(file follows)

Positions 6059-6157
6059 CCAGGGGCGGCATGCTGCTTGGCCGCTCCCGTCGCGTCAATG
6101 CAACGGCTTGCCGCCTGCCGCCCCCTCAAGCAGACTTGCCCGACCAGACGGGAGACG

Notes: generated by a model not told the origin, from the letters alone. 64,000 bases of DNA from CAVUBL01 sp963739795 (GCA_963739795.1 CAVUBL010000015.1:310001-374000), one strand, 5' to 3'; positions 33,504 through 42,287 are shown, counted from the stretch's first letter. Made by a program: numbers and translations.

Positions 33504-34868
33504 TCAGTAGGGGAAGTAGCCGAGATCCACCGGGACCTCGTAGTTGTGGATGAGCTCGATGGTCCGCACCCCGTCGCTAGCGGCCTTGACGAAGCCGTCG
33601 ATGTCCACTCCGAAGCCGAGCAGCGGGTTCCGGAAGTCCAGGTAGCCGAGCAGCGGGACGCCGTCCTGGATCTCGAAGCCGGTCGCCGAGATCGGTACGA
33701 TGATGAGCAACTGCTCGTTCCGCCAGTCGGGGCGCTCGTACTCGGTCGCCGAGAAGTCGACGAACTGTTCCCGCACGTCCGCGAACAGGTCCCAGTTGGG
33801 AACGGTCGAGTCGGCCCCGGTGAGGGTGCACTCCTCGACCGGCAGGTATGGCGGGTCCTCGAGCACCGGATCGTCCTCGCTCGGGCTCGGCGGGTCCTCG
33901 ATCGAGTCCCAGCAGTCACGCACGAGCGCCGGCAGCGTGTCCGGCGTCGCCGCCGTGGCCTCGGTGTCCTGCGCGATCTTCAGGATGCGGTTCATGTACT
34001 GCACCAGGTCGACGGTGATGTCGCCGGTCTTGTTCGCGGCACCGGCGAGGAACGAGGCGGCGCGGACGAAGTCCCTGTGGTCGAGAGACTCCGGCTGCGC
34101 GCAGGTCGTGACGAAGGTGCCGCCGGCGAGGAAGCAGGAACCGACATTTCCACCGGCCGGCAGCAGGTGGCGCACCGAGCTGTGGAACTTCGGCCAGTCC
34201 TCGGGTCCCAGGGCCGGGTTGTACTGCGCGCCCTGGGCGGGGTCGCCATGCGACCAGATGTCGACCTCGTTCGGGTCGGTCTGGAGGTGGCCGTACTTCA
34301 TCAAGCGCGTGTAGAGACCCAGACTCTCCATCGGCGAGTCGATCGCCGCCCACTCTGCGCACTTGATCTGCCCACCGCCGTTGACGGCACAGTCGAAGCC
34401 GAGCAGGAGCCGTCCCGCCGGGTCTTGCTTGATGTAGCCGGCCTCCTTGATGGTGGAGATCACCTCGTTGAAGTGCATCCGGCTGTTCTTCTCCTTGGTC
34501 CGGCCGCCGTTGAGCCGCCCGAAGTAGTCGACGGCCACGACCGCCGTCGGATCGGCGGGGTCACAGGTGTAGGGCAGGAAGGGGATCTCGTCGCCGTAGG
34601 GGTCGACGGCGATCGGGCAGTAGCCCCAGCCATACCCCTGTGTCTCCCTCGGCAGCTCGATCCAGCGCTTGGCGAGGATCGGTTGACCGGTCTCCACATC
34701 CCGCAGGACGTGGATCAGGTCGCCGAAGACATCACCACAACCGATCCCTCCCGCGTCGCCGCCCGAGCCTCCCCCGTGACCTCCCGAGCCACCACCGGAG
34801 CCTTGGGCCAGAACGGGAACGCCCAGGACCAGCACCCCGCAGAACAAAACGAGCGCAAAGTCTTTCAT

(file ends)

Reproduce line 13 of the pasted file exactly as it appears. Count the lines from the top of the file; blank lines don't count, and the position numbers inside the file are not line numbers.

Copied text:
34201 TCGGGTCCCAGGGCCGGGTTGTACTGCGCGCCCTGGGCGGGGTCGCCATGCGACCAGATGTCGACCTCGTTCGGGTCGGTCTGGAGGTGGCCGTACTTCA